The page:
Income Inequality, Perceived Competitiveness, and Approach-Avoidance Motivation

Published on Aug 1, 2019in Journal of Personality5.117
· DOI :10.1111/JOPY.12432
Nicolas Sommet8
Estimated H-index: 8
(UR: University of Rochester),
Andrew J. Elliot107
Estimated H-index: 107
(UR: University of Rochester)
+ 1 AuthorsFabrizio Butera35
Estimated H-index: 35
(UNIL: University of Lausanne)
Sources
Abstract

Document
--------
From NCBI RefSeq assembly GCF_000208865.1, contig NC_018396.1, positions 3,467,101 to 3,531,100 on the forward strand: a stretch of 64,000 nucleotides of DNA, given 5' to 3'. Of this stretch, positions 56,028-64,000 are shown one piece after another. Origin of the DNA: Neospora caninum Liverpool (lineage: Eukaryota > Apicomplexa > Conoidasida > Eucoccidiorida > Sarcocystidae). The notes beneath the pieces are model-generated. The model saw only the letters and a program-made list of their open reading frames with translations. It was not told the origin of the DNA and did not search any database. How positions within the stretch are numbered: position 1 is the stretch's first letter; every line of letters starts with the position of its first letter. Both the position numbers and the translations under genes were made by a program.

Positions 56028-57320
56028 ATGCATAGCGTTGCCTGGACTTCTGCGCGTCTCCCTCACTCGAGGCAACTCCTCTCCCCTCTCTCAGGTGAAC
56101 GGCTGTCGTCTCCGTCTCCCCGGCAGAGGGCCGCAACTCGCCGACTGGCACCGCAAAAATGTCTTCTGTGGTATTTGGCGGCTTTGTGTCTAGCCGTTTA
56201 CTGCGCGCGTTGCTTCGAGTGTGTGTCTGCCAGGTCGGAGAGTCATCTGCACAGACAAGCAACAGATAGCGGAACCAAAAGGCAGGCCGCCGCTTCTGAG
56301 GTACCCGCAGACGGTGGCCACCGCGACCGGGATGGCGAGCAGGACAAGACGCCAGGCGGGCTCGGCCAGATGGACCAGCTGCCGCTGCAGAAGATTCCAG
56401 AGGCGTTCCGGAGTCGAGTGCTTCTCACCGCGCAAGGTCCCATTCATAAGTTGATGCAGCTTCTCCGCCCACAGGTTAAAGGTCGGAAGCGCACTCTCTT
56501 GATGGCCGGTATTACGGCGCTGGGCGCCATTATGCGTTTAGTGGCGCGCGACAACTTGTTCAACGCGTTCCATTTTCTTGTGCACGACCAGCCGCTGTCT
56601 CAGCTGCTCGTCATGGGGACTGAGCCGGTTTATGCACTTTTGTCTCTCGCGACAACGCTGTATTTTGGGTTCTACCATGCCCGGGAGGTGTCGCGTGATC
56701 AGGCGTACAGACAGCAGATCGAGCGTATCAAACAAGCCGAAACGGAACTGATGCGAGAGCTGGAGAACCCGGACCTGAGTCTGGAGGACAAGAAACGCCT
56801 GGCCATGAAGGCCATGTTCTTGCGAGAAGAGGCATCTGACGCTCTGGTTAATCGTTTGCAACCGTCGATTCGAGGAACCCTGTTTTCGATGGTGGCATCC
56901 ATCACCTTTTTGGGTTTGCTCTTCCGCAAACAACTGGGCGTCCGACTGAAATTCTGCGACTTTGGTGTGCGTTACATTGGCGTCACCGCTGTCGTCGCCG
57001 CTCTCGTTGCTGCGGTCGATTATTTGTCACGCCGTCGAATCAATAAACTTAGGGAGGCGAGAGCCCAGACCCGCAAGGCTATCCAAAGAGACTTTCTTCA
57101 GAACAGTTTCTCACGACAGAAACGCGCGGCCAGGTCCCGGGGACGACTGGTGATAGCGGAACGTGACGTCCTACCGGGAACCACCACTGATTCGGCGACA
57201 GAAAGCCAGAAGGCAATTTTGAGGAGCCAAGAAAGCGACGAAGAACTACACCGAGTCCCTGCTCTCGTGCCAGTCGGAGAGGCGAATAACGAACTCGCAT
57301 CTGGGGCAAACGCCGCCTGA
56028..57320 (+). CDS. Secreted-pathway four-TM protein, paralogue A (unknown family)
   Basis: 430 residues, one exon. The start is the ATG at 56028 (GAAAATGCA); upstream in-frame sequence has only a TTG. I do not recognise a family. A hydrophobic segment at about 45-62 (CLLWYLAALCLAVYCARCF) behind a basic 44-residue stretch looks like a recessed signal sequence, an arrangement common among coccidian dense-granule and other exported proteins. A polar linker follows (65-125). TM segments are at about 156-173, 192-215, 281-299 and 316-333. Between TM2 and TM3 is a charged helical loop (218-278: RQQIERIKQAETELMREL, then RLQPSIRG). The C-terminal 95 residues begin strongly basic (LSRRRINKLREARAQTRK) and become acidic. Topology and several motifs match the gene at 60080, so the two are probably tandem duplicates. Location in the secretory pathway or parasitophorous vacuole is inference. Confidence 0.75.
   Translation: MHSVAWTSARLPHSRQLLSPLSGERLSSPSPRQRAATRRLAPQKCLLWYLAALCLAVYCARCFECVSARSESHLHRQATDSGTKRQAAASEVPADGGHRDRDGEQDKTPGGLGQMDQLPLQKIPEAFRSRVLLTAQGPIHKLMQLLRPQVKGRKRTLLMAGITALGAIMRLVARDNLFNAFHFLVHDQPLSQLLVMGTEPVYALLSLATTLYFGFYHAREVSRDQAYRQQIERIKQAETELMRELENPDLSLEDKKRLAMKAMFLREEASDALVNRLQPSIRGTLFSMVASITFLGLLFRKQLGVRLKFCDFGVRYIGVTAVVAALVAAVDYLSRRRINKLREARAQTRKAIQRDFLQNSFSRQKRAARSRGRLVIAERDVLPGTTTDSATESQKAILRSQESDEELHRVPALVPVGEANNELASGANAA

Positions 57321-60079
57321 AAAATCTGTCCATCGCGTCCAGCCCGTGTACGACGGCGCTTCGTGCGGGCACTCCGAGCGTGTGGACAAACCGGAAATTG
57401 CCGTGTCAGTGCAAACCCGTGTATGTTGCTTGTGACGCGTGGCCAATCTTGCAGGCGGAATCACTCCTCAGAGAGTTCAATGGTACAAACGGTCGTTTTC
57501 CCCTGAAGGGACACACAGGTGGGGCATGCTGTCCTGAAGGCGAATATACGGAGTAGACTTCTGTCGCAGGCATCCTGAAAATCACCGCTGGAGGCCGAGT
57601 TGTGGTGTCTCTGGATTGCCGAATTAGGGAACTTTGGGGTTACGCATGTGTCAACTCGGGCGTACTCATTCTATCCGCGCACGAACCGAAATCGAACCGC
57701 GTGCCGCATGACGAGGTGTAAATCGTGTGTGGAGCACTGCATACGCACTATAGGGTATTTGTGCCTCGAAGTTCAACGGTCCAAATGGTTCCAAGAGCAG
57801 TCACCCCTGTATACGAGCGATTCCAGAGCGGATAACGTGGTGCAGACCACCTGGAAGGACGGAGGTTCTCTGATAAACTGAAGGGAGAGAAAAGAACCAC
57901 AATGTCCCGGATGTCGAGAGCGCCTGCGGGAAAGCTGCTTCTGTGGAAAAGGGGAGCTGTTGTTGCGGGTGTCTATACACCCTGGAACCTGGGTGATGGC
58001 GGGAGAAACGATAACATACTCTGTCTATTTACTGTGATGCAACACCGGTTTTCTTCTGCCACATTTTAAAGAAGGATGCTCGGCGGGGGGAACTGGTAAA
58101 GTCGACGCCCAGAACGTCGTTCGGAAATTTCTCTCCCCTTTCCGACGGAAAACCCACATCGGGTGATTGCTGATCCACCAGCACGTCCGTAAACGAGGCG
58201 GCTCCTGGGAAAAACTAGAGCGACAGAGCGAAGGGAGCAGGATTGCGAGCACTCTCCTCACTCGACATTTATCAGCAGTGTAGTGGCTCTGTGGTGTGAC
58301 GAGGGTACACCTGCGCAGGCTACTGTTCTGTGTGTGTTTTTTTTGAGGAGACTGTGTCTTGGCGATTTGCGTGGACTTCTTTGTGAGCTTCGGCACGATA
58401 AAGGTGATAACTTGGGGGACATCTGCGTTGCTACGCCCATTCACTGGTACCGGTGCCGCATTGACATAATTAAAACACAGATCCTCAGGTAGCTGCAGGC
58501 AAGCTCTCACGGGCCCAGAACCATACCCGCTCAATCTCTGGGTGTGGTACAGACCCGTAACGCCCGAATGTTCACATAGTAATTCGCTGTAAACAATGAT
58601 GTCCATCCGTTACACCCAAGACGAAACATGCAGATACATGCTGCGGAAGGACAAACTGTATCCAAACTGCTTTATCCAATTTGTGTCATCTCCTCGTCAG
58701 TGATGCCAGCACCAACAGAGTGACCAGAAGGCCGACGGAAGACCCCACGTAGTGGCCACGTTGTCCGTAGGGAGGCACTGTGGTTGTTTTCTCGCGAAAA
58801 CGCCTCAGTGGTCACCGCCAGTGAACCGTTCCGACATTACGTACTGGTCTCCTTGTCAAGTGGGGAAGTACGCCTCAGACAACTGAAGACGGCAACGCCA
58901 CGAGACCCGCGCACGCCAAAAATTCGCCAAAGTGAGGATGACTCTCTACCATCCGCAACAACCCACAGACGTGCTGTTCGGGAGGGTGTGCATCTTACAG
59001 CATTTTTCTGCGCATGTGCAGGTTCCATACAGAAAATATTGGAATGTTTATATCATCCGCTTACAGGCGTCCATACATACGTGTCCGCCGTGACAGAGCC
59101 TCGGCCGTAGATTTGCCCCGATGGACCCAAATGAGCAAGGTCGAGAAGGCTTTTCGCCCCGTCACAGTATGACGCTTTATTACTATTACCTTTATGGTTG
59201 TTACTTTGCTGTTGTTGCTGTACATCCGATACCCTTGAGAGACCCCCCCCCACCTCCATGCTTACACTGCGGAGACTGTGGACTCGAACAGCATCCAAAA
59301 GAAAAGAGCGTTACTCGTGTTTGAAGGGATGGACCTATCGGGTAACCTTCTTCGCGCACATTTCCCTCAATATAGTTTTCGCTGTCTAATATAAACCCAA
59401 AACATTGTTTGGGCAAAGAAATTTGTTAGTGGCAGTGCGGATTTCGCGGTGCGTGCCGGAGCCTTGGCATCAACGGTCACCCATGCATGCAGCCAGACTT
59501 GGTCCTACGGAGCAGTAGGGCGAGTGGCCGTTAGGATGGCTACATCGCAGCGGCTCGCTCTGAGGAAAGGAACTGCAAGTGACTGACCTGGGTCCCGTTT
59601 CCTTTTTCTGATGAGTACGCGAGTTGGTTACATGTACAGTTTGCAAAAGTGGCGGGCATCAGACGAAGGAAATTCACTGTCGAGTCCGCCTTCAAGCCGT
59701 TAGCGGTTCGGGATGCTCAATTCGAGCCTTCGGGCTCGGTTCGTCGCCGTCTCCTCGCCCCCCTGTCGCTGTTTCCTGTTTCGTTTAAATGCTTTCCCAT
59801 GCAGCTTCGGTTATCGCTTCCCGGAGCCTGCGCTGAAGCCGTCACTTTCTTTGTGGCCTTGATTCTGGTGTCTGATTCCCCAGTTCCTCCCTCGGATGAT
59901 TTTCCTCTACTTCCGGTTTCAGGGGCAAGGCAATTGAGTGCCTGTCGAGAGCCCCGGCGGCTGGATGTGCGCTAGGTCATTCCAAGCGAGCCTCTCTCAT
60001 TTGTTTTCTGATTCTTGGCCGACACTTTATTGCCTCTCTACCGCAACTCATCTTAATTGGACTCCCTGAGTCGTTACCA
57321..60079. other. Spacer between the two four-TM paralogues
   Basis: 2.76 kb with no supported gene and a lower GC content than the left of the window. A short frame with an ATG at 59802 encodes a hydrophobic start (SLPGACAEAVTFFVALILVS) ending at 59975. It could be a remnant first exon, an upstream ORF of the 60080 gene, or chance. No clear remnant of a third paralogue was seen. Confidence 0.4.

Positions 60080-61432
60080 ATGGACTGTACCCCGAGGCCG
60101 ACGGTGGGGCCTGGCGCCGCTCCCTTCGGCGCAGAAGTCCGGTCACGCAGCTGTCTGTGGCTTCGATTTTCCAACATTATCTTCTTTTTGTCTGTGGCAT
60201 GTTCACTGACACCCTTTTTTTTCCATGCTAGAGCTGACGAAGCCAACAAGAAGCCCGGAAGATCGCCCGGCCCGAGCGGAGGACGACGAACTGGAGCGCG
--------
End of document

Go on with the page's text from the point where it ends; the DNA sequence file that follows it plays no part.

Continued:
Objective Scholars disagree on whether income inequality has incentive or disincentive effects. In the present research, we move beyond such debate and focus on the motivational processes that income inequality predicts. First, income inequality makes economic stratification salient, and therefore should promote perceived competitiveness. Second, competitiveness can be appraised as both a challenge and a threat, and therefore should promote both approach and avoidance motivation. Method In three studies (N = 2,543), U.S. residents from various ZIP codes reported the extent to which they perceived competitiveness in their town/city (Studies 1-3), as well as their economic achievement goals, achievement motives, and self-regulatory foci (Studies 2-3). Results Level of local income inequality was found to be a positive predictor—via increased perceived competitiveness—of other-approach economic goals, need for achievement, and promotion focus, as well as other-avoidance economic goals, fear of failure (specifically, the shame/embarrassment component), and prevention focus. Furthermore, actual and perceived income inequality were positively correlated. Conclusion The conceptual and empirical work herein is the first to show how the economic environment predicts individuals’ perceptions of competitiveness, influencing personal goals, motives, and orientations. It provides a more nuanced perspective on the implications of income inequality than perspectives currently available.
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